Alaska Air soars above turbulent times, embracing challenges head-on to maintain its position as a reliable and resilient player in the aviation industry.
In April 2023, I marked Alaska Air Group (NYSE:ALK) stock as a buy based on its 2023 projections. However, since then, the stock has lost more than a quarter of its value due to various factors impacting the airline industry, particularly Alaska Airlines. In this report, I will discuss the most recent results and use a combination of fundamentals and forward projections to determine the price target and adjust my rating for the stock if necessary.
For the third quarter, analysts expected revenues of $2.87 billion and core earnings per share of $1.87. However, Alaska Airlines missed estimates with revenues of $2.84 billion and core earnings of $1.83. Revenues remained stable year-over-year, despite a 14% increase in capacity. This suggests lower unit revenues and yields. The company experienced a $20 million reduction in revenues as leisure travel did not extend as deeply in September as expected, and corporate travel remained stagnant at 85% of 2019 levels. This resulted in pressure on load factor and lower revenue generation on higher capacity.
Total costs declined by 5%, which is refreshing compared to other airlines experiencing rising costs. Excluding special items, costs would be 2% lower. Reported fuel expenses dropped by 21% and included positive adjustments of $35 million this year compared to a negative adjustment of $131 million last year. Incorporating this, operating expenses would be 5% higher.
Unit revenues dropped 12% and yield dropped 10%, while CASM-ex dropped by 5%. This demonstrates good adjusted cost control but disappointing revenues due to deploying capacity in markets that underperformed and insufficient business travel carrying Q3 demand.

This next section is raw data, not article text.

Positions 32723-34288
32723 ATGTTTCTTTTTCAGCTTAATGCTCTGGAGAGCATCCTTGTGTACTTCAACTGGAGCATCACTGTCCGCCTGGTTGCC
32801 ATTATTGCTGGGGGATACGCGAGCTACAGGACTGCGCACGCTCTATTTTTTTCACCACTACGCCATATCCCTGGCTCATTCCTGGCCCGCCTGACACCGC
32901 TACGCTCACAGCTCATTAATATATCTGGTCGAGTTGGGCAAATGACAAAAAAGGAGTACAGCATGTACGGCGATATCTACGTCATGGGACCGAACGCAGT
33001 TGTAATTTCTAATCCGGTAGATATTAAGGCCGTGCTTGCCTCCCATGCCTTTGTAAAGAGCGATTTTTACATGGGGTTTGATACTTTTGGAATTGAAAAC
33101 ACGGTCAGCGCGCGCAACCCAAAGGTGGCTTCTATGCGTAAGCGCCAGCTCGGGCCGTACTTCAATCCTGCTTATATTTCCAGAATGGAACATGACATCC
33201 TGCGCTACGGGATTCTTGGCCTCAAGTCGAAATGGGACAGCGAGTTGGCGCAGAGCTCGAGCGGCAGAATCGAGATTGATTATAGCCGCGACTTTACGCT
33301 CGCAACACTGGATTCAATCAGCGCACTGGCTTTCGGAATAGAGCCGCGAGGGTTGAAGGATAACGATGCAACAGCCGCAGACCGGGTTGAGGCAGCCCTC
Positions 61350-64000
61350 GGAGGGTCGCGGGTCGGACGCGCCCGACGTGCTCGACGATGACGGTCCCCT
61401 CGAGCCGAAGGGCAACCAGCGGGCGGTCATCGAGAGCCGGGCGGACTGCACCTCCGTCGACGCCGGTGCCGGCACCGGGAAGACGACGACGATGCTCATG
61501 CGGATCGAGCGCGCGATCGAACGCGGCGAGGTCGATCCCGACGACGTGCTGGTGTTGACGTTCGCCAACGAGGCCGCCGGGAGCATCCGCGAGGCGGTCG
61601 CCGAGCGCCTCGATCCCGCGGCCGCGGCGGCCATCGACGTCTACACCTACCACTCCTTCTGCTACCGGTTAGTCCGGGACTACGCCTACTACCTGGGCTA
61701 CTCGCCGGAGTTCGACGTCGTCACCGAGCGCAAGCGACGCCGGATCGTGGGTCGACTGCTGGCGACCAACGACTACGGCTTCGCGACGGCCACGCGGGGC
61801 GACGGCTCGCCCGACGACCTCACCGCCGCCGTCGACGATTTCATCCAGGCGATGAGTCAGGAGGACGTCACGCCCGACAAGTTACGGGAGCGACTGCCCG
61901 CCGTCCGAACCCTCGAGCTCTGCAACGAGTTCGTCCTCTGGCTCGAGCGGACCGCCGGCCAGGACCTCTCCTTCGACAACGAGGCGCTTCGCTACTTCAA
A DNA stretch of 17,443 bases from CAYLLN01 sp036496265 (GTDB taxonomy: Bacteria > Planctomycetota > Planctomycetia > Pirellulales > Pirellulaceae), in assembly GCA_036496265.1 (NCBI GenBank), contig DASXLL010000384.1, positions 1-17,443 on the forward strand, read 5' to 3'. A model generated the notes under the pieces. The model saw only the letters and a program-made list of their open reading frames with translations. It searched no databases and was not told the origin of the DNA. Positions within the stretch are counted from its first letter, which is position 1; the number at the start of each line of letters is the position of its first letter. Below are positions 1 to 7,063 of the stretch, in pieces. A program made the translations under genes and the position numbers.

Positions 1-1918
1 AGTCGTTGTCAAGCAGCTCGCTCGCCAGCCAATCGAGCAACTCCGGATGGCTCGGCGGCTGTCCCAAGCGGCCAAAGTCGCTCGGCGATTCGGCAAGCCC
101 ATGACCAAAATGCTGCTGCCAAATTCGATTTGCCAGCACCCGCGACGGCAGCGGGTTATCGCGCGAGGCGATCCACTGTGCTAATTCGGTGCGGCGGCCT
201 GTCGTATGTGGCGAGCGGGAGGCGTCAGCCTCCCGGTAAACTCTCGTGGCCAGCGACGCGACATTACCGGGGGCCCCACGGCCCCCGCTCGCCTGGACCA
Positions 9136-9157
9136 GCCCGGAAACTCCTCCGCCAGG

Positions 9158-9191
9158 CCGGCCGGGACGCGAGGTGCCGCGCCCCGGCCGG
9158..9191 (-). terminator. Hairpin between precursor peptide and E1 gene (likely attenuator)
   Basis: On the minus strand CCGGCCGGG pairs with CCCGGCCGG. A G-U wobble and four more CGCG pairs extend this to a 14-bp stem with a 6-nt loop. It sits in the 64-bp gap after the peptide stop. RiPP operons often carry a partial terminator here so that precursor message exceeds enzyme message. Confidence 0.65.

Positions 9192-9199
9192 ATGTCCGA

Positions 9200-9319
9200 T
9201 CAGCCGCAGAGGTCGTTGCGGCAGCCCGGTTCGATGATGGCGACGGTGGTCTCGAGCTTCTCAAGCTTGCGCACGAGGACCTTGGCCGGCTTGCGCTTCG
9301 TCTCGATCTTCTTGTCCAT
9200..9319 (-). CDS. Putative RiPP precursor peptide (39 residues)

Looking ahead, Alaska Airlines expects fourth-quarter revenues to be up 1 to 4 percent, driven by higher fuel prices. The adjusted profit margin is predicted to be slim at 0 to 2 percent. For the full year, the company anticipates capacity to be up 12 to 13 percent, narrowing the previous range of 11 to 13 percent. Revenues are guided to increase by 7 to 8 percent compared to the previous estimate of 8 to 10 percent, indicating a change in market dynamics including weaker close-in bookings. Adjusted margins will be 7 to 8 percent, adjusted downward from 9 to 12 percent due to higher fuel prices and weaker unit revenues. Earnings per share are now expected to fall short in the range of $4.25 to $4.75, compared to the previous range of $5.50 to $7.50.
Alaska Airlines is facing specific pressures, such as its Maui operations representing 4% of its capacity. Although bookings have recovered somewhat, they are still down 45%, resulting in an expected revenue pressure of $18 million. Additionally, higher fuel prices in the West are creating a headwind. The disparity between Gulf Coast and West refining margins caused a $50 million increase in fuel costs, impacting near-term earnings. The company is also negotiating new labor agreements with cabin crews and mechanics, which will likely lead to further labor cost increases.
While there are uncertainties in the airline industry and unwanted certainties like higher fuel prices, analyzing the balance sheet data and forward projections still show upside for Alaska Airlines. However, the upside is more skewed towards the mid-decade, and the projections for 2024 include some pressures. As a result, I rate the stock as a hold, noting that there is a discount compared to 2024 earnings, but it is unlikely to offer an attractive risk-reward. Alaska Airlines is facing challenging times ahead, with higher refinery margins in the West, increased labor costs, and misplaced capacity counting on similar booking patterns observed last year.